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upbow

Schönbach?

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Hi! 

I've had this violin for about 10 years now, my very first own violin, but I was so young at the time I never remembered its origin. I remember the violin maker and dealer telling me it was between 75 and 120 years old (so 85 - 130 now). There's no label inside, just one the violin maker put in with some kind of number (I'm guessing for some kind of database). Pictures are down below (some are upside down, sorry for that, I don't know why that happened), it sounds warm and soft (I chose it for its sound after a blind test, I was like 10 though and inexperienced). I've asked other people and someone came with Schonbach, which sounds plausible. I was wondering how they would specifically know it to be Schonbach and not Markneukirchen though, does anyone know the difference between those two? Also, I paid about €1000 for it, isn't that on the expensive side for a Schonbach? I bought it at a specialized violin maker and dealer though, I wouldn't think they overprice their violins. 

Any ideas on this? Is this actually from Schonbach or are there other possibilities? Was €1000 a good price for this or did I pay too much? 

EDIT: I remember now that this violin was slightly on the big side as I have long arms: the body is about 36 cm and as a whole the violin is at least 60 cm.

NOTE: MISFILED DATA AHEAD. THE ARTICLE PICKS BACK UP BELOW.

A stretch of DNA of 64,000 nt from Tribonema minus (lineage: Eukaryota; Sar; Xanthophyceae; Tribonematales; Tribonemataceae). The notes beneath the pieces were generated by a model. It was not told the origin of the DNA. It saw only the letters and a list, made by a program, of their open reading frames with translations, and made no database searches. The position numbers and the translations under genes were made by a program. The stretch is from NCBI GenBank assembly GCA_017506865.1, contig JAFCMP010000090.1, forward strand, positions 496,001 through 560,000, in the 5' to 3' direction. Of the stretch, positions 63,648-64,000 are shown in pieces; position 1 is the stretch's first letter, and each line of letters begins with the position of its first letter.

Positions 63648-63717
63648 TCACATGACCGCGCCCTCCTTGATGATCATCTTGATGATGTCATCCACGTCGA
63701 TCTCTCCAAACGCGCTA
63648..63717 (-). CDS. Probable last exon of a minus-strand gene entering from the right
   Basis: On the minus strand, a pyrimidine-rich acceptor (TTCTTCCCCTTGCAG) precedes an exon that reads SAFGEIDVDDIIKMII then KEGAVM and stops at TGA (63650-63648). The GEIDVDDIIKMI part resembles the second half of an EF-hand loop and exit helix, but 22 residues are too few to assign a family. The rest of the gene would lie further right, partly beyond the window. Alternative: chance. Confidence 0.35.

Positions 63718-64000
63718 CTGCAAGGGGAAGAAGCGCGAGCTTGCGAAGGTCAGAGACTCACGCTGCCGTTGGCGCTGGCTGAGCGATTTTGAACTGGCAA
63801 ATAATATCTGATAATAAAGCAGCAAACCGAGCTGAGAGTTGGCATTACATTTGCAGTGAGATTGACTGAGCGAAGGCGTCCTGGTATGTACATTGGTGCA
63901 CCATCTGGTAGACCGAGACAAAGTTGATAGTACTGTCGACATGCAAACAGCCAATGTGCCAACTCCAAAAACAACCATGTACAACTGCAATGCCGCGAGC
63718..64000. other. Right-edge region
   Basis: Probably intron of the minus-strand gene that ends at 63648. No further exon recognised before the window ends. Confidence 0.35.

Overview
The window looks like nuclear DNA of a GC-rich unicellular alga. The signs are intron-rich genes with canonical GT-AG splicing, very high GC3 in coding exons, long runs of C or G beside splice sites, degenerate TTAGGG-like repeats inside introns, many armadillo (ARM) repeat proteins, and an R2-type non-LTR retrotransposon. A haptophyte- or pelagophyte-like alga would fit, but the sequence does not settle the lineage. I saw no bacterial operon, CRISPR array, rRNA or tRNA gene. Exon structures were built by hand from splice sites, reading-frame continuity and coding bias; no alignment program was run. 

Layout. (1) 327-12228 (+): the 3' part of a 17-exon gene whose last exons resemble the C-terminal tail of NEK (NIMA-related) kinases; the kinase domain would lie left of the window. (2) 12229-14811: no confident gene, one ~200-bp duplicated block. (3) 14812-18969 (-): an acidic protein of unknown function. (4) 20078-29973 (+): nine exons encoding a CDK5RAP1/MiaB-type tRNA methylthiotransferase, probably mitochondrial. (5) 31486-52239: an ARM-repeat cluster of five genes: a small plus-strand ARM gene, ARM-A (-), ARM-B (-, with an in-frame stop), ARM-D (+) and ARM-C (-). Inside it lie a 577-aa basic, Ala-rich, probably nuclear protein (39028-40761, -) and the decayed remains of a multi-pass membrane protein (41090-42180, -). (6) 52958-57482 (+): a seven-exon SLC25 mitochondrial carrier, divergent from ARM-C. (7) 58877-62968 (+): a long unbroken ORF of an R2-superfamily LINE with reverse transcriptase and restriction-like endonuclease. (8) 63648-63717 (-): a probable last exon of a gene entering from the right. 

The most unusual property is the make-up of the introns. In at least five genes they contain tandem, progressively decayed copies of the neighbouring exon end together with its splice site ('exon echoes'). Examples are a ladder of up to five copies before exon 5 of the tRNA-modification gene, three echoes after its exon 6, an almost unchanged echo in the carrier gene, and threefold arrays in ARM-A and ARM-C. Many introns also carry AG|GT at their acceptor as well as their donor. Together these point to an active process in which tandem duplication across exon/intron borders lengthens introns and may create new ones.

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Edited by upbow

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100% cottage from Schonbach or Markneukirchen. I doubt there is much difference for a cottage violin from these geographically so closed towns. 

My comment is based on the knowledge gained from the MN experts, esp. Jacobs Saunders and Black Face.

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13 hours ago, upbow said:

Also, I paid about €1000 for it, isn't that on the expensive side for a Schonbach?

I dont think so. In my neck of the woods a serviceable instrument of that type in good condition usually has a higher price tag. at a retail violin shop.

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BTW thatt doesnt mean you could get that much money back out of it. Individual players can rarely get the price they paid at a retail shop, no matter what the type of instrument.

 

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